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Old Oct 15, 2006, 4:08 PM   #1
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I have a Maxxum 7D and I am having a problem when using my circular polarizing filter. I use the polarizer to darken the sky and bring out the clouds and colors. In the viewfinder, when I take the picture,it looks fine; just as I would expect. The actual image producedlooksvery different and not ok. In the picture, the sky gets darker and much bluer as you move up away from the horizon. It becomes this unreal shade of blue. Has anybody else seen this problem and is there a fix other than not using a polarizer ?
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Old Oct 17, 2006, 10:25 PM   #2
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i wrote of this same problem i had with a 5D using a circular polarizer.

i used it excessively this summer in St. Lucia, hoping i would get the type of pics i got when using film, with the extra zaaz. but instead all i got was dissapointment a about 300 pics that looked dark and muddy, with contrast between the clouds and sky like a little childs colour painting,

i got a responce from one person about using digital circular polarizing filters made by hoya, but after seeing that price, i would hate to buy it and it ends up getting the same sh*&%^^%$& itty reproduction

but if you buy one please let me know how it turned out:?
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Old Oct 18, 2006, 3:02 AM   #3
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Could you post some picts showing your problem? I have used circular polarizer with my 5D and have no any problem.
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Old Oct 18, 2006, 12:24 PM   #4
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I'm a little confused as well. I use a thin circular polarizer with my 7D with no problens. Yes, it does darken and saturate the sky, but that is expected with a polarizer, and it is within acceptable limits when used on my camera.
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Old Oct 19, 2006, 8:38 AM   #5
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As already mentioned, a Polarizer does tend to bring out the blue in the sky, and it can look a bit odd. Try playing with your White Balance settings (i.e., try custom) and see if that helps out.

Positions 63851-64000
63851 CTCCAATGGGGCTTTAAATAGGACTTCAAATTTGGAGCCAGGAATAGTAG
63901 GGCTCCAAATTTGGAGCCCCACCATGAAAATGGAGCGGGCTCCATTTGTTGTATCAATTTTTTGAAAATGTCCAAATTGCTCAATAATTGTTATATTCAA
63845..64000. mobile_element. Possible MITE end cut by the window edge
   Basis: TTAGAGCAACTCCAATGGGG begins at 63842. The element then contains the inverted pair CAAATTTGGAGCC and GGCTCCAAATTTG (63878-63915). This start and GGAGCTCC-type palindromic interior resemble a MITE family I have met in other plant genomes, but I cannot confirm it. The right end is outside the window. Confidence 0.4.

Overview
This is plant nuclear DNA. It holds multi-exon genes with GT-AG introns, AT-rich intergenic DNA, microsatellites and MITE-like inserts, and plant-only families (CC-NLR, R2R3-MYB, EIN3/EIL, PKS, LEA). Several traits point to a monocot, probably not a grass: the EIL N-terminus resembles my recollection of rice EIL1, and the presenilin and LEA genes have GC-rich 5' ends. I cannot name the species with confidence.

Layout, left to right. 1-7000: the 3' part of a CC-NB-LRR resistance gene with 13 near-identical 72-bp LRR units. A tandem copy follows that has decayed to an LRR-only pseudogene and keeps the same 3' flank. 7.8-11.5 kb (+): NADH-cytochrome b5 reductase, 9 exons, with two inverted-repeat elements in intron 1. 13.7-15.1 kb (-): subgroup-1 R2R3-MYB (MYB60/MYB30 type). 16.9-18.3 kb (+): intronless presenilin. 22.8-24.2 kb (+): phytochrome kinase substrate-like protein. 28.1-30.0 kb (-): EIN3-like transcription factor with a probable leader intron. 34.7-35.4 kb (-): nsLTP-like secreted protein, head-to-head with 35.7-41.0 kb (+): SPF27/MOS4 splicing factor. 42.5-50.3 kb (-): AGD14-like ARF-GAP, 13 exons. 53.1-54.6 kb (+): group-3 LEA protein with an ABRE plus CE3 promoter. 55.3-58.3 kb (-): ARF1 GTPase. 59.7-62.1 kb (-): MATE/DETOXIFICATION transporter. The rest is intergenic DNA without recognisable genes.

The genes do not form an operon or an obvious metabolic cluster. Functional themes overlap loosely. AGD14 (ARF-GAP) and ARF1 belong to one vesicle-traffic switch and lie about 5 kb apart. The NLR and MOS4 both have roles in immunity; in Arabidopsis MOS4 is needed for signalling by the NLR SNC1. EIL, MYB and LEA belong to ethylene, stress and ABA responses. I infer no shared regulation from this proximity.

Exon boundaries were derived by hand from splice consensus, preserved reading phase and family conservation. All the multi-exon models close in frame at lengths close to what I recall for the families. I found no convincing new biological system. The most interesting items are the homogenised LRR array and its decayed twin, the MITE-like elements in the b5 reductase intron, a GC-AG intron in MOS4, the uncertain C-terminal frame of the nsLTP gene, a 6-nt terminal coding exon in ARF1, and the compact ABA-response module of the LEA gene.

Another thing a Polarizer will tend to do is make any vignetting (darker corners) more obvious.

Many lenses have darker corners (vignetting), especially on their wide end at wider apertures (smaller f/stop numbers). This vignetting is more obvious with a Polarizer. Some filters can actually cause a bit of vignetting, too. Sometimes, using a step up ring with a larger than default filter size can help that part out (as can using a thinner filter). But, if it's the lens causing it, you'd need to shoot at longer focal lengths and/or smaller apertures (higher f/stop numbers) to minimize it.



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Old Oct 19, 2006, 12:08 PM   #6
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I'm using the 18-200mm lens at 18 mm.Now that I look at the pictures it could very well be vignetting. Attached is a picture that I just took at Fort Mchenry
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Old Oct 19, 2006, 5:39 PM   #7
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your picture looks great!, Of course the sky is darker on the upper side, but it is what polarizar is supposed to do.
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Old Oct 21, 2006, 12:08 AM   #8
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Looks like a perfectly calculated averaged exposure. Maybe could use +1/2-3/3 f stop exposure...considering that the cannons and cannonballs are "blackish".

We must always remember the basics of exposure. All light meters work on the assumption that the measured subject is of average (18% reflectance or a value of 82% BLACK [ Dk Gray] light vaue (lightness/darkness).

As the subject varies from average...we must adjust exposure accordingly.

Only a incedent light meter can be used for critical exposure determination. It is what is always used to shoot million dollar movies/videos.

Reflected light readings only work as well as the photographer works with it, knowing how it works. Ansel Adams zone system for example.

Oh yes, color (hue) doesn'e even figure into it as far as the theory goes...BUT different types of light sensors don't see hue the same so, it does matter.

So then, exposure is an art as much as a science,,,at least in practice, for most of us.

JohnJuan


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Old Oct 21, 2006, 12:11 AM   #9
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Oops pls forgive typo...that's +1/2 -2/3 f stop. JohnJuan
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Old Oct 21, 2006, 3:20 PM   #10
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I'm just surprised that the darkening isn't more uniform across the sky. That is the way it looks in the viewfinder and that is the way it worked with film. On the other hand I only used a 50mm lenswith my Nikon N80 and maybe I didn't see enough of the sky for this effect to show up. Attached is another picture taken in a field near my house. It was taken with the lens at 18mm.
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